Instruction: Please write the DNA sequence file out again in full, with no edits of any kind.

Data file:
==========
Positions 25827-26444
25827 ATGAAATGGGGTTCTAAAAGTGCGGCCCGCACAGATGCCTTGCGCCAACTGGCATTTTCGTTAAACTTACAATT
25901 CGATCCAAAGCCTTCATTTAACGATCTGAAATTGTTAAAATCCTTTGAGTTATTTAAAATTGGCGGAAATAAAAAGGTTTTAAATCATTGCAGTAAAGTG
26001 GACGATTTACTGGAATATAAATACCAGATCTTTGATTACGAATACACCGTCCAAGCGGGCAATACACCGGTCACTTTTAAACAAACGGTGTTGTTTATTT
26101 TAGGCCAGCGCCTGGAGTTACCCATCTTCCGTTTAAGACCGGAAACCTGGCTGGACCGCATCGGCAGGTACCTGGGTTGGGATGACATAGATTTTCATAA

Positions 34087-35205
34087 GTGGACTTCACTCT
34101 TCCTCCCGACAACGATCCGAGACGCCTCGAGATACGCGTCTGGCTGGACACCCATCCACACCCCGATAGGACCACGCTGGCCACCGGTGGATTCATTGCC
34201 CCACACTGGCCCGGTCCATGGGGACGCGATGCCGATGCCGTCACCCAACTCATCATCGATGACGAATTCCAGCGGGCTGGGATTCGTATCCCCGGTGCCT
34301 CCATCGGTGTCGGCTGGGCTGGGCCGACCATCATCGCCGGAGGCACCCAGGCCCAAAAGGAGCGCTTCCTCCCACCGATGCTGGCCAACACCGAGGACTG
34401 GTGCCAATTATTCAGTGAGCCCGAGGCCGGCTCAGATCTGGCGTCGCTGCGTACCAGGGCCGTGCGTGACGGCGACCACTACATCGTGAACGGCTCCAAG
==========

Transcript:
Positions 25827-26444
25827 ATGAAATGGGGTTCTAAAAGTGCGGCCCGCACAGATGCCTTGCGCCAACTGGCATTTTCGTTAAACTTACAATT
25901 CGATCCAAAGCCTTCATTTAACGATCTGAAATTGTTAAAATCCTTTGAGTTATTTAAAATTGGCGGAAATAAAAAGGTTTTAAATCATTGCAGTAAAGTG
26001 GACGATTTACTGGAATATAAATACCAGATCTTTGATTACGAATACACCGTCCAAGCGGGCAATACACCGGTCACTTTTAAACAAACGGTGTTGTTTATTT
26101 TAGGCCAGCGCCTGGAGTTACCCATCTTCCGTTTAAGACCGGAAACCTGGCTGGACCGCATCGGCAGGTACCTGGGTTGGGATGACATAGATTTTCATAA

Positions 34087-35205
34087 GTGGACTTCACTCT
34101 TCCTCCCGACAACGATCCGAGACGCCTCGAGATACGCGTCTGGCTGGACACCCATCCACACCCCGATAGGACCACGCTGGCCACCGGTGGATTCATTGCC
34201 CCACACTGGCCCGGTCCATGGGGACGCGATGCCGATGCCGTCACCCAACTCATCATCGATGACGAATTCCAGCGGGCTGGGATTCGTATCCCCGGTGCCT
34301 CCATCGGTGTCGGCTGGGCTGGGCCGACCATCATCGCCGGAGGCACCCAGGCCCAAAAGGAGCGCTTCCTCCCACCGATGCTGGCCAACACCGAGGACTG
34401 GTGCCAATTATTCAGTGAGCCCGAGGCCGGCTCAGATCTGGCGTCGCTGCGTACCAGGGCCGTGCGTGACGGCGACCACTACATCGTGAACGGCTCCAAG